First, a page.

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  1. CS 554 Introduction to Real-Time and Embedded SystemsOverview of Sensor NetworksProfessor Kyoung Don KangLecture 16October 24, 2006

  2. Overview • What is a sensor network? • Sensing • Micro-sensors • Constraints, Problems, and Design Goals • Overview of Research Issues and Challenges • I have borrowed liberally from other presentations

  3. Sensing Sensing Remote In-situ Networked Other…

  4. Hardware • Processor + Wireless Communication + Sensors (and Actuators) • Mass production of miniature hardware

  5. MICA2 Motes

  6. Typical Node Hardware 1Kbps - 1Mbps, 3-100 Meters, Lossy Transmissions 128KB-1MB Limited Storage Radio Transceiver Memory Low Power Embedded Processor 8-bit, 10 MHz Slow Computations Sensors Expensive -- Requires Supervision Battery Limited Lifetime

  7. A more detailed view

  8. Enablers – Micro-Sensors • Small (coin->matchbox->PDA range) • Limited resources • Battery operated • Embedded processor (8-bit to PDA-class processor) • Memory: Kbytes—Mbytes range • Radio: (Kbps – Mbps; often small range) • Storage (none to a few Mbits)

  9. General Characteristics • Large-scale fine-grained heterogeneous sensing • 100s to 1000s of nodes providing high resolution • Spaced a few feet to 10s of meters apart • Collaborative • Each sensor has a limited view • Spatially • In terms of sensed data type • Distributed • Communication is expensive • Localized decisions and data fusion necessary

  10. Wireless, Distributed Sensing • Why Distributed Sensing? • Closer to phenomena • Improved opportunity for LOS • 1/r4 • Why Wireless? • Ad hoc deployment • Remote locations • Why Collaborative? • Battery operated • Communication much more expensive than compute (will this always be true?) • In network processing to reduce data size closer to source

  11. Applications

  12. Applications • Many applications need real-time sensing (and control)! • Interface between Physical and Digital Worlds • A great many applications • Military • Target tracking/Reconnaissance • Weather prediction for operational planning • Battlefield monitoring • Industry: industrial monitoring, fault-detection… • Civilian: traffic, homeland security, medical… • Scientific: eco-monitoring, seismic sensors, plume tracking…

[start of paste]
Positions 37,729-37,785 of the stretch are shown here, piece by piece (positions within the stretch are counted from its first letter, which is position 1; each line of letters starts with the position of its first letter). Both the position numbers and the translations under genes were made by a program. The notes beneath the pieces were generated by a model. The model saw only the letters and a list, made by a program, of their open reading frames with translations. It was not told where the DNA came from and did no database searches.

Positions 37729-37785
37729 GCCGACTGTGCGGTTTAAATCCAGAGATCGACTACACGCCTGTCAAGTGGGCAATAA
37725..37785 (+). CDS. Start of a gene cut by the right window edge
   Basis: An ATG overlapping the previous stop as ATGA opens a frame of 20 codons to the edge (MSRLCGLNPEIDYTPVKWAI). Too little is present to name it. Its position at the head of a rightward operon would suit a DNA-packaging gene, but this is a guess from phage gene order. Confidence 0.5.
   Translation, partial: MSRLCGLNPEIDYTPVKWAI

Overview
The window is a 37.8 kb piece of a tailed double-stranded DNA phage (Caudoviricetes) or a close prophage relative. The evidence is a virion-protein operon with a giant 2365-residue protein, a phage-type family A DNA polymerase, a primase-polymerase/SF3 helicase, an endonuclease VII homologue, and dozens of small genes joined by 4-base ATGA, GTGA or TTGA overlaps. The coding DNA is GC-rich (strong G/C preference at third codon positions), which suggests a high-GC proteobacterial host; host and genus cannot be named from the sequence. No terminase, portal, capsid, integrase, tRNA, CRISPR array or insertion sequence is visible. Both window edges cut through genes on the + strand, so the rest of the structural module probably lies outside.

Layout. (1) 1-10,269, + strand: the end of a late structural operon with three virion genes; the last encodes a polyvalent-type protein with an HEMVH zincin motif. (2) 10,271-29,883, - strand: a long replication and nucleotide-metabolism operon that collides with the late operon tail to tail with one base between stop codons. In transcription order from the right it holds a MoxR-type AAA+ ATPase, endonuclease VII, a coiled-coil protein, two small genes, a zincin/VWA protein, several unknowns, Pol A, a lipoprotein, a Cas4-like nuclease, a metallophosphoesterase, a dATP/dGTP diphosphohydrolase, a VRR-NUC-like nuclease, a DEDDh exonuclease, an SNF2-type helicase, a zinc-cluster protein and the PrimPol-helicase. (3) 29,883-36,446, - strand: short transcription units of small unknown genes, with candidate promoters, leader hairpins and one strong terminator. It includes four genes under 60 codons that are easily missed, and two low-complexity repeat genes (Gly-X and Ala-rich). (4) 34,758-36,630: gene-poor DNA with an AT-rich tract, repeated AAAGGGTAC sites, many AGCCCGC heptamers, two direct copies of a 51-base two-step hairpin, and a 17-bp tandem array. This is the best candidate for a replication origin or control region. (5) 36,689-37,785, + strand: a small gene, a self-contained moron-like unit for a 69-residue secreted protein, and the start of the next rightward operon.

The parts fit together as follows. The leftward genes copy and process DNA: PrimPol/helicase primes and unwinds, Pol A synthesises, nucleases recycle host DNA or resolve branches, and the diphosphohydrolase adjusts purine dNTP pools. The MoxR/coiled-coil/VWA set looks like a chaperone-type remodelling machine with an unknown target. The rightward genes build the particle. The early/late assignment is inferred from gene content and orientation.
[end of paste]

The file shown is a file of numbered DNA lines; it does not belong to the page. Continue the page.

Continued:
13. Applications

  14. Habitat Monitoring: Great Duck Island

  15. Habitat Monitoring: Redwood Trees Sourece: David Culler’s Mobihoc 2005 Keynote

  16. Structural Monitoring: Golden Gate Bridge

  17. Medical Care: CodeBlue at Harvard

  18. Cargo Tracking

  19. Caveat… • Not all sensor networks are this way • Unclear whether really deeply embedded custom devices are the way to go (vs. something like a PDA) • Costly to design • Difficult to program and control • Cannot leverage the economy of scale advantage of COTS related technology such as PDAs and flash memories • Other scales possible: e.g., have a sensor network made of wired devices without so much of the power issues

  20. Basic Terminology and Concepts • Phenomenon: the physical entity being monitored • Observer (aka sink, or base station): a collection point to which the sensor data is disseminated • Usually a relatively resource rich node • Sensors observer data relay sometimes called reachback • Sensor network provides discrete sampling of the phenomena in space and time • Observer asks questions in terms of the phenomena – does not care about the infrastructure of the sensor network

  21. Typical Scenario Deploy Wake/Diagnosis Disseminate Self-Organize

  22. But others possible • Sensors mobile or not? • Phenomena discrete or continuous? • Monitoring in real-time or for replay analysis? • Dynamic queries vs. long term queries

  23. Sensor Nets vs. Ad Hoc Nets • Greater number of nodes • Densely deployed • More failure-prone • Mobility? • Many-to-one, not point-to-point • Sensor node limitations: power, computational capabilities, memory • Data driven: possibly no global identification for sensor nodes